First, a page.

T-cell activation is one of the essential events in adaptive immunity and an area of extensive research.1, 2, 3 Activation involves a series of morphological and biochemical changes both inside the cell and on the cell surface. Currently, the most commonly used technique to track these changes is fluorescence-activated cell sorting (FACS) analysis, which relies on labeling cells with fluorochrome-conjugated antibodies specific for molecules of interest such as CD69 (an early activation marker on T cells) to assess their activation status. Although FACS analysis is a very powerful tool to monitor T-cell activation, recently there have been advances in new technologies that are capable of identifying activated T cells and yet require no labeling. Label-free study of activated cells is advantageous from several standpoints. Not only does it simplify the experimental protocol by minimizing sample preparation, but it also preserves cell integrity and function. This enables cells to be followed longitudinally to examine, for example, heterogeneity of response to a stimulus. Two such optical techniques that can provide insight into microscopic changes in cellular status are Raman spectroscopy and angle-resolved elastic scattering. Raman spectroscopy, a technique that measures vibrational modes of molecules, can reveal the details of chemical content in individual cells.4, 5, 6 Recent studies have shown that T-cell activation state can be determined from an individual cell’s Raman spectrum7, 8 by examining changes in Raman peaks associated with DNA. Elastic scattering, which can be used to determine cell size as well as detailed subcellular morphology, has been previously used to distinguish between cancerous and noncancerous cells and tissues9, 10, 11 and to identify organelle damage and ablation effects during photodynamic therapy,12, 13 among other applications. Recently, it has also been applied at the single-cell level14, 15 to distinguish alterations in mitochondrial morphology and to detect organelle reorganization during apoptosis. Although either of these techniques alone can provide some insights into a cell’s status at a subcellular level, an instrument that characterizes a cell’s contents both chemically and morphologically can provide a more complete picture of a wide range of biological processes. Our group has recently reported on the development of a technique, integrated Raman and angular-scattering microscopy (IRAM), that is capable of simultaneously measuring a Raman spectrum and an angle-resolved elastic scattering pattern from a single cell.16, 17, 18 Previously, we reported that clear differences exist between the IRAM measurements of granulocytes and lymphocytes,17 which are two major immune cell populations with distinct phenotypes and functions characterized by a priori known chemical and morphological differences.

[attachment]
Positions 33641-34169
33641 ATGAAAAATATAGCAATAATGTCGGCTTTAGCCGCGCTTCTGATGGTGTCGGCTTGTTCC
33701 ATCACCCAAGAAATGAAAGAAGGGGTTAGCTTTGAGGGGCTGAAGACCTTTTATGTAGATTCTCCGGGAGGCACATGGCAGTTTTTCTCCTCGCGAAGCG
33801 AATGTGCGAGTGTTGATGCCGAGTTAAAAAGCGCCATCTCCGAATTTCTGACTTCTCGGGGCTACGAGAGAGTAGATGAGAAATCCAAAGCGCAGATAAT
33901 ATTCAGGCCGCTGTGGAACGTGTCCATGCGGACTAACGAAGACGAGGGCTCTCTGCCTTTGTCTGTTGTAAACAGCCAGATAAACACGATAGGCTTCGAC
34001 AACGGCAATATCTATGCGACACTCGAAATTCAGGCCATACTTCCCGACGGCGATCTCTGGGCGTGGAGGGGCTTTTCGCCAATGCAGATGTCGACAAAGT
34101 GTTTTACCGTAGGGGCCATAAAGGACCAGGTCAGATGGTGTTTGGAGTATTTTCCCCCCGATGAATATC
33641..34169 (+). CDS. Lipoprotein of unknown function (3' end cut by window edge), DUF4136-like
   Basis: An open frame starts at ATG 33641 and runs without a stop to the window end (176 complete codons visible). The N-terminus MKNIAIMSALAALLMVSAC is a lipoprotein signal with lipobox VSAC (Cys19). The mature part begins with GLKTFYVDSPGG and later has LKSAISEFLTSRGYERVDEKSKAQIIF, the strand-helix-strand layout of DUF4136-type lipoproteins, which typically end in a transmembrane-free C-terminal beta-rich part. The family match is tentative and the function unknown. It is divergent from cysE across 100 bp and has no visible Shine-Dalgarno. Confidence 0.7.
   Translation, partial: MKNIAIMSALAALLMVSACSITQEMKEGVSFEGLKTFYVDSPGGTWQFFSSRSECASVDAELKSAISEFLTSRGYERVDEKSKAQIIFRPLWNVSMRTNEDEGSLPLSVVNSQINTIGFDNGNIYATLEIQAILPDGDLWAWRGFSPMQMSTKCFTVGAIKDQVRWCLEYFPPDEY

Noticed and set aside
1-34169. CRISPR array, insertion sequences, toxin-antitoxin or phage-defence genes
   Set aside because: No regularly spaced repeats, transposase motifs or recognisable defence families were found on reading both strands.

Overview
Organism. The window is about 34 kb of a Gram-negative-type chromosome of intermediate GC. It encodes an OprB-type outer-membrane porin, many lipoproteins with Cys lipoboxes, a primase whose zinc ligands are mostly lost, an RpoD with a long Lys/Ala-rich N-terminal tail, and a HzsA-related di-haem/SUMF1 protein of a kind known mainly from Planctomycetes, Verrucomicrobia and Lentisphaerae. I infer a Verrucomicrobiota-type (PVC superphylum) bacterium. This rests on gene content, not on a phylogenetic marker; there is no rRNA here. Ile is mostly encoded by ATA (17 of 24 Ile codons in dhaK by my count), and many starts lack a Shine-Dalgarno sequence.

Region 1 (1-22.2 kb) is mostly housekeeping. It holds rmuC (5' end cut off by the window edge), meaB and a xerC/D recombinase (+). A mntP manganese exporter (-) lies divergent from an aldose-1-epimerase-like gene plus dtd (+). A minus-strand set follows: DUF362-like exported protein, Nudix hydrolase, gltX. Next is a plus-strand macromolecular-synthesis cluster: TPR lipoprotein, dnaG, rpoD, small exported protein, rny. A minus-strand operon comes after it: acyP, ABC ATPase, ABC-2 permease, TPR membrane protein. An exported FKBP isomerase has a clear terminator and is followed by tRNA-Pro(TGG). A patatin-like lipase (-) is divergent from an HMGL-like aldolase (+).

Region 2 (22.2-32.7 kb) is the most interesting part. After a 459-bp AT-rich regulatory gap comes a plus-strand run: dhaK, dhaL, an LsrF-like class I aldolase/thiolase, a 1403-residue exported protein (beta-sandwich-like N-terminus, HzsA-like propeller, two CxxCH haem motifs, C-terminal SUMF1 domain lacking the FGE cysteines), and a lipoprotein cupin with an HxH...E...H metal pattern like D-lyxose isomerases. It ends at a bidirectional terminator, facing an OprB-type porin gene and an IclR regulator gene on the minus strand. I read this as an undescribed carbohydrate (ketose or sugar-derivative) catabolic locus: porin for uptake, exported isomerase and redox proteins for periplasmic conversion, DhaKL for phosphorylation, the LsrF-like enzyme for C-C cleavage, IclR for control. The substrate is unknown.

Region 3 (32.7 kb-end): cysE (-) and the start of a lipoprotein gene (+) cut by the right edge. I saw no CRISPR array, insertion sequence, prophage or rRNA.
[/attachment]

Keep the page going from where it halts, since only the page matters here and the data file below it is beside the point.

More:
In this study, we turned our attention to CD8+ T cells, a subset of T lymphocytes expressing the CD8 (cluster of differentiation 8) protein on their cell surface. CD8+ T cells are also known as cytotoxic T cells, as their primary function is to kill host cells with aberrant antigen expressions, such as tumor cells and cells infected with viruses. Thus, CD8+ T cells are critical in host defense against many viral infections and tumors. On appropriate signaling through T-cell antigen/peptide receptors, CD8+ T cells undergo a series of biochemical and morphological changes, collectively referred to as “activation,” that eventually leads to the T cell acquiring effector functions, such as proliferation, cytokine production, and cytotoxicity. Here, we present the results of early CD8+ T cell activation events stimulated by one of two different agents and monitored with the IRAM instrument.
Materials and Methods
Preparation of Unlabeled, Pure CD8+ Cell Populations
Peripheral blood mononuclear cells (PBMCs) from human whole blood samples obtained using informed consent from healthy adult donors under an Institutional Review Board (IRB)-approved protocol and collected in CPT tubes with heparin (BD, Franklin Lakes, New Jersey) were isolated following the manufacturer’s protocol. CD8+ T cells were isolated from the PBMCs using a negative selection process where CD8+ cells remained unlabeled. Briefly, PBMCs were first incubated with the biotinylated antibody cocktail from the CD8+ isolation kit (130-091-154, Miltenyi Biotec, Auburn, California) to label non-CD8+ T cells, washed once with 1% bovine serum albumin (BSA)/Hank’s balanced salt solution (HBSS), followed by secondary staining with streptavidin-phycoerythrin (PE). Cells were then washed twice and resuspended in 1% BSA/HBSS at a final concentration of . The CD8+ T cells were isolated by fluorescent activated cell sorting the PE-negative population using a FACSAria cell sorter (BD Biosciences, San Jose, California).
Protocol for Activation of CD8+ T Cells with Staphylococcal Enterotoxin B and PMA